Nigeria's opposition parties have asked the parliament to annul last weekend's presidential poll and set up an interim administration to take over government.
Gen Muhammadu Buhari won 18% of Saturday's vote
They also called for a re-run of all recent elections described as "flawed" by local and international observers.
Although leading opposition candidate Muhammadu Buhari attended the meeting, Vice-President Atiku Abubakar was represented by his running mate.
Ruling party candidate Umaru Yar'Adua won by a landslide in the polls.
The BBC's Senan Murray in the capital, Abuja, says that having failed to present a common front during the poll, it is not clear how the opposition can now challenge its outcome in a unified way.
Earlier, the powerful Catholic Bishops Conference of Nigeria advised against any mass protests, saying it is best to head for the law courts.
At the meeting, opposition parties agreed to have special prayers in mosques and churches over the weekend for some 200 Nigerians who died in election-related violence.
They also called on Nigerians to troop out to the streets on 1 May to reject the "sham elections" and call for their cancellation.
Fearing a possible outbreak of violence in the volatile Kaduna State, a ban on street demonstrations has just been announced in the north-western state.
But further north in the conservative Muslim-dominated Kano State, some women heeded opposition calls and took to the streets to protest the outcome of last Saturday's parliamentary poll.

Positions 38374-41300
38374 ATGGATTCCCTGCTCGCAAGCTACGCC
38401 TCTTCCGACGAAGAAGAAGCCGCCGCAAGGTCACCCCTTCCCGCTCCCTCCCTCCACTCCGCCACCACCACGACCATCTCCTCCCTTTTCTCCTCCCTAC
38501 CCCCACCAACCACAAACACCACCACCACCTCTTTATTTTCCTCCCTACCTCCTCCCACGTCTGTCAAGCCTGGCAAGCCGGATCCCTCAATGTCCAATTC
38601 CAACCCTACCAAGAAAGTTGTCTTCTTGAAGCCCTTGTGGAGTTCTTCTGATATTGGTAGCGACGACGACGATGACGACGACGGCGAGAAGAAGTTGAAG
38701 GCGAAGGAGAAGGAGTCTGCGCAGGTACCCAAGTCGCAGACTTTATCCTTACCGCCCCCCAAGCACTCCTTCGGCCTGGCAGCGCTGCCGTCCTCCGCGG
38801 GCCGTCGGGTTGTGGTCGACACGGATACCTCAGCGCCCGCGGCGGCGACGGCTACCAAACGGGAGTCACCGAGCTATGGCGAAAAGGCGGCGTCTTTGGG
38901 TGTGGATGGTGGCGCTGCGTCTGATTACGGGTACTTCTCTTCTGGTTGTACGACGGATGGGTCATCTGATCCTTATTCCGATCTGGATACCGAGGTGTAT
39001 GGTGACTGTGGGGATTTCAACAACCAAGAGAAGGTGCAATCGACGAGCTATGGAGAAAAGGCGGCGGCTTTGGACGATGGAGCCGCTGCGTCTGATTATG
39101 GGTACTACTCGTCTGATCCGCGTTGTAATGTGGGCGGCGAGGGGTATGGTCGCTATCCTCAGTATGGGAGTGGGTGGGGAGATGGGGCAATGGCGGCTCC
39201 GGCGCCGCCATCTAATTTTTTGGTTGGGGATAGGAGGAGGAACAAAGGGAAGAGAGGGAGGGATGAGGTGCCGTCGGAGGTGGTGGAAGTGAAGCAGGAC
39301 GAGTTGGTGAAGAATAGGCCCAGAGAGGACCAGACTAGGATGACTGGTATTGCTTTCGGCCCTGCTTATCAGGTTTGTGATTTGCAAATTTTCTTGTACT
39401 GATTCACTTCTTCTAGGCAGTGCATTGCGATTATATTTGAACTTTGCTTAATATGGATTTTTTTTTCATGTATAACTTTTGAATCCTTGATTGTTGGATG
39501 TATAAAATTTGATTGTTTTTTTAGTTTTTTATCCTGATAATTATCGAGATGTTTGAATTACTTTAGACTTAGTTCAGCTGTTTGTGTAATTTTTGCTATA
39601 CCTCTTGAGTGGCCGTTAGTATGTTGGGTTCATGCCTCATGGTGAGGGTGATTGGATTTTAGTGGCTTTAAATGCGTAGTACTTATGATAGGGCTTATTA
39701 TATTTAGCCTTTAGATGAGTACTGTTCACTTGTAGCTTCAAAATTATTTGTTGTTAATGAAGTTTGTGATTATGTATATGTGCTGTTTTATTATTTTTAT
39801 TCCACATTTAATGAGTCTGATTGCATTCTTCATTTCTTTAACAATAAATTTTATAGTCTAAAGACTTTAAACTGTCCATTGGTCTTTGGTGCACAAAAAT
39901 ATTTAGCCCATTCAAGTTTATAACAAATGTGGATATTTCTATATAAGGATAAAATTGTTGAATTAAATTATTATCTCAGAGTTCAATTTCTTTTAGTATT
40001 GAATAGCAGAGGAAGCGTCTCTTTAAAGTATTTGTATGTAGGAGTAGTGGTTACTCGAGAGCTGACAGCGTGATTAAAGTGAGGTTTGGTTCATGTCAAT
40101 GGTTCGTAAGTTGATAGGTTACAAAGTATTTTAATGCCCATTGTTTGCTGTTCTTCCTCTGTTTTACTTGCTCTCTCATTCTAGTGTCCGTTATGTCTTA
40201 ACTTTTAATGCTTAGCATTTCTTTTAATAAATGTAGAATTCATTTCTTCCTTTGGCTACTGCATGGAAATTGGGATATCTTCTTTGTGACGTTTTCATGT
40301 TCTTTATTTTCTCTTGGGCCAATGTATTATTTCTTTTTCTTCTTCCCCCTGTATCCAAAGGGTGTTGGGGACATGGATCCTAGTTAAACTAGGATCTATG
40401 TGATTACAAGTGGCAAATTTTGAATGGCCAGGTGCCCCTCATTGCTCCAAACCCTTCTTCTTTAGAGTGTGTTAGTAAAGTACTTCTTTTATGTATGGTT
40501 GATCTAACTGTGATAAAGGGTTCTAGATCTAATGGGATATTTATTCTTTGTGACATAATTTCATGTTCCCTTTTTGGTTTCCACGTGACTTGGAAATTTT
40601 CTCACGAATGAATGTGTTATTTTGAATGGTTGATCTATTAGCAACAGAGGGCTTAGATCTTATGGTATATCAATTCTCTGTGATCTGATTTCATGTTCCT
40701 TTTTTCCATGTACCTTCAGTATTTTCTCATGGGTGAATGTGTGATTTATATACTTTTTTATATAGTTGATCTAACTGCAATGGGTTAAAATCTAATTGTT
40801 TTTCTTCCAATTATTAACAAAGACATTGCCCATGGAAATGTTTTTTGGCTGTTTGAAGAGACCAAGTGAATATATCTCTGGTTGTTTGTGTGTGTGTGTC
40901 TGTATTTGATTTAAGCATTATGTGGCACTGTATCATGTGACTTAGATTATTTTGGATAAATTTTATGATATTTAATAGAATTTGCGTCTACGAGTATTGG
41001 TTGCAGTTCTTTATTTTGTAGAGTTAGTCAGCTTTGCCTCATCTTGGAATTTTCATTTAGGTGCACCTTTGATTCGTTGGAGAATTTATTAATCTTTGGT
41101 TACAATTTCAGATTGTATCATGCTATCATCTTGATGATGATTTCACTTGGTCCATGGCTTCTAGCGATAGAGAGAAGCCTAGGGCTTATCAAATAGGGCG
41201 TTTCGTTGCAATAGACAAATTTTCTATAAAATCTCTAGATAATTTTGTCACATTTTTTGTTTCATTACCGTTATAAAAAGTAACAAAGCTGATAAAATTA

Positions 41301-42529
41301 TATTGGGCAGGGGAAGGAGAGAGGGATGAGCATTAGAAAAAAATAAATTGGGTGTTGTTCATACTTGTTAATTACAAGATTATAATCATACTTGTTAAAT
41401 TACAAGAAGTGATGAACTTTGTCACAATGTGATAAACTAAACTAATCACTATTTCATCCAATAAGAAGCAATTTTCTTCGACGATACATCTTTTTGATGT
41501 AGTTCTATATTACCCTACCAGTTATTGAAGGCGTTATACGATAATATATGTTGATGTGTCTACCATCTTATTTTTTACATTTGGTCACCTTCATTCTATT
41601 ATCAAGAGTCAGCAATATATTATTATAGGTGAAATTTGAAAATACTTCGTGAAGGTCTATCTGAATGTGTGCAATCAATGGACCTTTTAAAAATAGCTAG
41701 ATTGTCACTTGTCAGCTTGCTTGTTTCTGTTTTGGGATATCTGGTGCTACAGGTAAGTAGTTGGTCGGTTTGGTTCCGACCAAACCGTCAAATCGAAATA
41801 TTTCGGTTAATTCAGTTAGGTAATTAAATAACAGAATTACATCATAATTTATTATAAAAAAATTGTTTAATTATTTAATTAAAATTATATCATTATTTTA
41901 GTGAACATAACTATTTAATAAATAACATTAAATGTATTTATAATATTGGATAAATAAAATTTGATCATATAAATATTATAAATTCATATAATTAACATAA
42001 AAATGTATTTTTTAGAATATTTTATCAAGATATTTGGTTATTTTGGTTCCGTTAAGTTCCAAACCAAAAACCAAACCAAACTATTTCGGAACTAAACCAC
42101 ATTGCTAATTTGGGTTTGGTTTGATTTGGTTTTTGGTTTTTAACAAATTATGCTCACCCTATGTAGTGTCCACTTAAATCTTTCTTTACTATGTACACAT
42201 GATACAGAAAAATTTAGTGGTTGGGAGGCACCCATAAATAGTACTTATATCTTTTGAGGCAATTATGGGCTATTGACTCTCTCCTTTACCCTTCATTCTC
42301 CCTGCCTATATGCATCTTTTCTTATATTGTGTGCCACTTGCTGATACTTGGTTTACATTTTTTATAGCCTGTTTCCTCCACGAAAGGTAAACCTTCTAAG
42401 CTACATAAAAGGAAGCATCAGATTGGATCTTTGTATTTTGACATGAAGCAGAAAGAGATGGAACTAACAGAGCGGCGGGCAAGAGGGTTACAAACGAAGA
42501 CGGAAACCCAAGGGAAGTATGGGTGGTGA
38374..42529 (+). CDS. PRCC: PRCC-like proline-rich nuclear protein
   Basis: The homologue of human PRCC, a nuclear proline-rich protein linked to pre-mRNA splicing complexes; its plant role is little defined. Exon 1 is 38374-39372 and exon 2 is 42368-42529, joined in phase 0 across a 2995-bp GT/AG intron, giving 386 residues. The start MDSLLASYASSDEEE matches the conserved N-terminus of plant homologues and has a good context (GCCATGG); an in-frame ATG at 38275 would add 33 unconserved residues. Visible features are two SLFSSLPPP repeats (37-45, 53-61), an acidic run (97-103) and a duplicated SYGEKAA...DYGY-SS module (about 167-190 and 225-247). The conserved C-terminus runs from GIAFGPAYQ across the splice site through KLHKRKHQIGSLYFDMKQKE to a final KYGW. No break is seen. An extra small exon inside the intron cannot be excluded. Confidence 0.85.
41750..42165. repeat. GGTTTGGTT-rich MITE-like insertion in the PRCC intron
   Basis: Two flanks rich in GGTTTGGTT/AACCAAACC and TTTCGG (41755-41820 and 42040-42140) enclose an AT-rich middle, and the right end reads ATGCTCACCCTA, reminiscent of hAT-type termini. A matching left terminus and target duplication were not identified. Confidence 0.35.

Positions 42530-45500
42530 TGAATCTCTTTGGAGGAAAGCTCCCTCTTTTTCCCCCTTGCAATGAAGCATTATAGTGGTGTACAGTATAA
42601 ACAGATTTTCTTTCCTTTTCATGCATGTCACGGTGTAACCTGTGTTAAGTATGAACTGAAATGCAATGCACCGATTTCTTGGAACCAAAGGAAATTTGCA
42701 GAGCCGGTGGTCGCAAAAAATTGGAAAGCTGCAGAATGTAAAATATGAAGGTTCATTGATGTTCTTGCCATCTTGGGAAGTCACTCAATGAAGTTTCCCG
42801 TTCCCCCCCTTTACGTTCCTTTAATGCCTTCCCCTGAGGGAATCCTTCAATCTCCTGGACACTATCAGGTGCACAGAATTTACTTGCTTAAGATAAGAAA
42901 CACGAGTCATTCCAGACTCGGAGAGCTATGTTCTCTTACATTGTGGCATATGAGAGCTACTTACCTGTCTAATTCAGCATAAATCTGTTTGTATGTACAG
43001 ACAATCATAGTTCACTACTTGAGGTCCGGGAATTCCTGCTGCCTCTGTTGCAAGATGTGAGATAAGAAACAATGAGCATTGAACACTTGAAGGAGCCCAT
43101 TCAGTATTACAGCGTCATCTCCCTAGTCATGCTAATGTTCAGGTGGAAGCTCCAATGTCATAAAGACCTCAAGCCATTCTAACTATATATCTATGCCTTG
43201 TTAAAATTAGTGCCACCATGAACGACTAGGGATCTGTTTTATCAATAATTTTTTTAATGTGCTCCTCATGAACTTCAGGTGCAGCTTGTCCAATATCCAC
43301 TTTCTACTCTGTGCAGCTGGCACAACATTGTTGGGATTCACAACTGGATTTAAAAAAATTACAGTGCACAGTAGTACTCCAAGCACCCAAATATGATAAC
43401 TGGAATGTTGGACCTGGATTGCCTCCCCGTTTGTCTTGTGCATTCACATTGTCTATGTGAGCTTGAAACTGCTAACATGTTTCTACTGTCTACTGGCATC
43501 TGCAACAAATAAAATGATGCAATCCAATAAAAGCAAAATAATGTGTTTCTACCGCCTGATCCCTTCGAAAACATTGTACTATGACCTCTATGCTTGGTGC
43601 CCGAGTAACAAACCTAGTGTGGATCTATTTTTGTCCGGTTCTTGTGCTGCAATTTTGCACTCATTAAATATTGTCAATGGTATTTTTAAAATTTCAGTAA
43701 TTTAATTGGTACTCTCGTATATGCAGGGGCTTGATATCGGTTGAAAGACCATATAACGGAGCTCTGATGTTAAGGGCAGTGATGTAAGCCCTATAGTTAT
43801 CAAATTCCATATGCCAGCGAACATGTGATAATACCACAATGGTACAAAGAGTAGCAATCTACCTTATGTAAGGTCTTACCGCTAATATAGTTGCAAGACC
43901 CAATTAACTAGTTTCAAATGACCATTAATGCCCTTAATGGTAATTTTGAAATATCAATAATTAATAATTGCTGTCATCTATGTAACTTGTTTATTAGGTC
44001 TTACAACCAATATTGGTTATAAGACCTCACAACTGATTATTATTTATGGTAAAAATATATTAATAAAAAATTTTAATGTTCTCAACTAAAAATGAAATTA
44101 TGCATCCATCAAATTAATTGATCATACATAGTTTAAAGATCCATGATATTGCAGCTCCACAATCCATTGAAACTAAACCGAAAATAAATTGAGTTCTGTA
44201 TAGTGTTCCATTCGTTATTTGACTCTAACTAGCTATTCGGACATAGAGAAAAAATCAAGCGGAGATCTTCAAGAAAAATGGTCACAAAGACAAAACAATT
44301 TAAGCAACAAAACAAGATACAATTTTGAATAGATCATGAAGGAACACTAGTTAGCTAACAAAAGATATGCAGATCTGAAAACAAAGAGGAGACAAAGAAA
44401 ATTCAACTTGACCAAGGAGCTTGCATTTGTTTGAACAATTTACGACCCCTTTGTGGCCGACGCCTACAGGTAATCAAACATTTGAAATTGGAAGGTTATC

The Catholic bishops admitted Nigerians' votes had been "abused, traumatised and brutalised", but also said the answer did not lie in violent protests.
"Two evils never make a right. To cause chaos; to cause people to lose their lives and property is definitely wrong," Archbishop Alaba Job told the BBC.
Mr Yar'Adua gained 24.6m votes, against 6.6m for his closest challenger, Mr Buhari and 2.6m for vice-president turned opposition candidate Mr Abubakar.
In addition to his election troubles, Nigeria's Code of Conduct Tribunal is expected to decide whether it could try Mr Abubakar for graft despite his constitutional immunity against criminal prosecution.
Outgoing President Olusegun Obasanjo has defended the organisation of the vote.
"No elections in the world will ever be regarded as perfect... You cannot use European standards to judge the situation in a developing country," he told the BBC.
The presidential poll was held alongside elections for the National Assembly and Senate.
Nigeria - one of the world's biggest oil producers - is of key strategic interest to both the West and the growing economies of the East.
But despite the country's huge oil wealth, much of the population lives on less than $1 a day.